Mexico Health Officials Say New Coronavirus Cases Coming From People Crossing U.S. Border

Mexican health officials, doctors and residents along the border with the United States say new outbreaks of COVID-19 are tied to people crossing south over the border.

Residents in Nogales, Sonora erected temporary blockades along roadways leading to Arizona during the initial U.S. coronavirus outbreak in March, telling The Associated Press the Mexican government was doing nothing to medically screen people crossing the border from the United States. President Donald Trump has repeatedly touted his border wall construction efforts for helping the "lucky" residents of California, but Mexican officials said their concerns are about people crossing the border - legally - in the other direction. Mexican state governors along the border said thousands of new COVID-19 cases began emerging in late March, just days after California shuttered businesses and issued stay-at-home orders on the other side of the border.

Tijuana physicians told the AP that a recent surge in cases is coming from dual nationals, legal residents and some U.S. citizens wanting to be closer to family during the U.S. pandemic shutdown.

"There were a lot of people who emigrated here to Mexico," Dr. Remedios Lozada, who leads government efforts in the Tijuana health district. "That was when we began facing the higher number of cases."

Tijuana, the border town just miles from San Diego and home to tens of thousands of dual citizens, is now second only to Mexico City in infections. The comparatively much smaller city of Tijuana has seen its hospitals swamped with suspected COVID-19 patients as nurses and doctors told Mexican and international news outlets they don't have the protective equipment to protect themselves from coronavirus.

Last month, Baja California Governor Jaime Bonilla said the state's public health doctors were "dropping like flies" without proper masks, gloves and other medical gear.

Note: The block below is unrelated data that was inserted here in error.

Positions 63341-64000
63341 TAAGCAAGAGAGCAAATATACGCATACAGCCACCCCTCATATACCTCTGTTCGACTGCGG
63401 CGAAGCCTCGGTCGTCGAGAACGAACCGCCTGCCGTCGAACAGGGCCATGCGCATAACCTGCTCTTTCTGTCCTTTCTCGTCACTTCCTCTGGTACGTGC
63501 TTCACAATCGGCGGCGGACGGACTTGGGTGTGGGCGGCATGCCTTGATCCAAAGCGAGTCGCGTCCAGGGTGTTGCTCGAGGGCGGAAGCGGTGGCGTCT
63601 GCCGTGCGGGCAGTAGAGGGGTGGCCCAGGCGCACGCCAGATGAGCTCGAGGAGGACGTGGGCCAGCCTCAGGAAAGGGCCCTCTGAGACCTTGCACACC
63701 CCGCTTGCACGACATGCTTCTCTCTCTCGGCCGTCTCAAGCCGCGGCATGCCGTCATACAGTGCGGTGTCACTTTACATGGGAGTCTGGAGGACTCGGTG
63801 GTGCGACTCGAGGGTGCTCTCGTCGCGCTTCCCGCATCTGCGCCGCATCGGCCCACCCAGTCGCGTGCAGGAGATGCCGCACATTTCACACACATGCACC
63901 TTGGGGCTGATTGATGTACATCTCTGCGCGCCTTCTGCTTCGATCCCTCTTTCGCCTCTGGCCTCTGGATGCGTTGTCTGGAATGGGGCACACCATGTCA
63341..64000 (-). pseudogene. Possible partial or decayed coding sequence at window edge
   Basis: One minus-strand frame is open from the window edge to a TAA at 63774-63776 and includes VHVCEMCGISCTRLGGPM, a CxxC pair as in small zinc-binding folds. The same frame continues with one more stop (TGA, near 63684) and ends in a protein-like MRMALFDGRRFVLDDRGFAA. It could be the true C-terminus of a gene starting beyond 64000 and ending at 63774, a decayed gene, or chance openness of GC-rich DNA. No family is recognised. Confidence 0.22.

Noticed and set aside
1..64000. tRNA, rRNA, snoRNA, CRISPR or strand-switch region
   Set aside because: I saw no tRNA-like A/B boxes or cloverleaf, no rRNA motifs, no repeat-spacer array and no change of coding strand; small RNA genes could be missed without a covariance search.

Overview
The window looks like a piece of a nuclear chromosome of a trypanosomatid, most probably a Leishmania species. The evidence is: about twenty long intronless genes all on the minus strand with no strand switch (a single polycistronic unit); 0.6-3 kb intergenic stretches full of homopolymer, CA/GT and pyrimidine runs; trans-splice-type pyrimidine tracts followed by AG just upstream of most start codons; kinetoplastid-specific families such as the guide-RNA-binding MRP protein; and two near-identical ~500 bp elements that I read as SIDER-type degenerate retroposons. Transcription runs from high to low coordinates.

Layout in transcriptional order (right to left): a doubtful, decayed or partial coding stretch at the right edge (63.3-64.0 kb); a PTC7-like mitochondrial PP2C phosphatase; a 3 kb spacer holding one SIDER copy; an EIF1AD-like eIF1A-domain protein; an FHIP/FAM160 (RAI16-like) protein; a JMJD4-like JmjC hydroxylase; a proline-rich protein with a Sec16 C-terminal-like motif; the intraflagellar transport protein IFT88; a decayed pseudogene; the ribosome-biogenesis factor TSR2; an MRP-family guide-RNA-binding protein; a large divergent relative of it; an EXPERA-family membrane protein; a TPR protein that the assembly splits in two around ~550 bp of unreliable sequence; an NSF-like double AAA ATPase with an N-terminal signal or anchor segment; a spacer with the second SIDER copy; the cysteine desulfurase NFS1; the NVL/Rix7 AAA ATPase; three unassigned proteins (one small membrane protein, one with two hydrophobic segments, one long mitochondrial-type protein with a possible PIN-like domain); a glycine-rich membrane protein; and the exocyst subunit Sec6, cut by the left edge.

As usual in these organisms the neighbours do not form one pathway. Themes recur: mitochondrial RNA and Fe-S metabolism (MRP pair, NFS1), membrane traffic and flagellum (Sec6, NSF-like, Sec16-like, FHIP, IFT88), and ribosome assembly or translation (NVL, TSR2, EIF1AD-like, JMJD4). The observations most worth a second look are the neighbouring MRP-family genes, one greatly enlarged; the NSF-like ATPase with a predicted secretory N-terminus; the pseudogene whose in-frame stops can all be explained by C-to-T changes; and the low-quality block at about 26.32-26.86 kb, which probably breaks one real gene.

The Trump administration on Tuesday extended strict border policies which cite the spread of coronavirus in order to immediately return undocumented immigrants as well as blocking applications for asylum. All non-commercial, "non-essential" passage has been temporarily blocked, despite complaints from immigration activists arguing in favor of asylum-seekers. CDC officials have said they support the restrictions.

The Associated Press reported that Mexican border officials typically only check pedestrians for coronavirus symptoms, meaning truck drivers or other "essential" individuals crossing the border could easily be spreading the virus both ways. Several dual nationals told the AP last week they have been waiting out of the pandemic in Mexico in order to be closer to their families and to save money.

Newsweek reached out to U.S. Customs and Border Patrol Saturday afternoon for clarification of both they and Mexican law enforcement's procedures in checking on coronavirus symptoms.

José María Ramos, a professor at the College of the Northern Border in Tijuana, said that Trump's priority appears to be more about halting migration than protecting public health. But Mexican residents say blame for the recent spike in COVID-19 cases should go both ways.

"The people come and go and carry the microbe from the United States or from Tijuana," said Miguel Angel Jiménez, 57, who contracted COVID-19 in April, in an interview with the AP. "So we're never going to end this situation."

Mexican Consul Carlos González Gutiérrez this week rejected the claim of California hospital CEOs and politicians who expressed worries about people crossing the border, either legally or illegally, to receive treatment in the United States.

But Mexican government officials themselves have been accused of fudging coronavirus statistics and repressing negative data. A New York Times investigative report released earlier this month found Mexican health officials failed to account for hundreds, potentially thousands, of COVID-19 deaths in Mexico City alone.

tijuana mexico coronavirus cases border
Mexican health officials, doctors and residents along the border with the United States say new outbreaks of COVID-19 are tied to people crossing south over the border. FRANCISCO VEGA / Stringer/Getty Images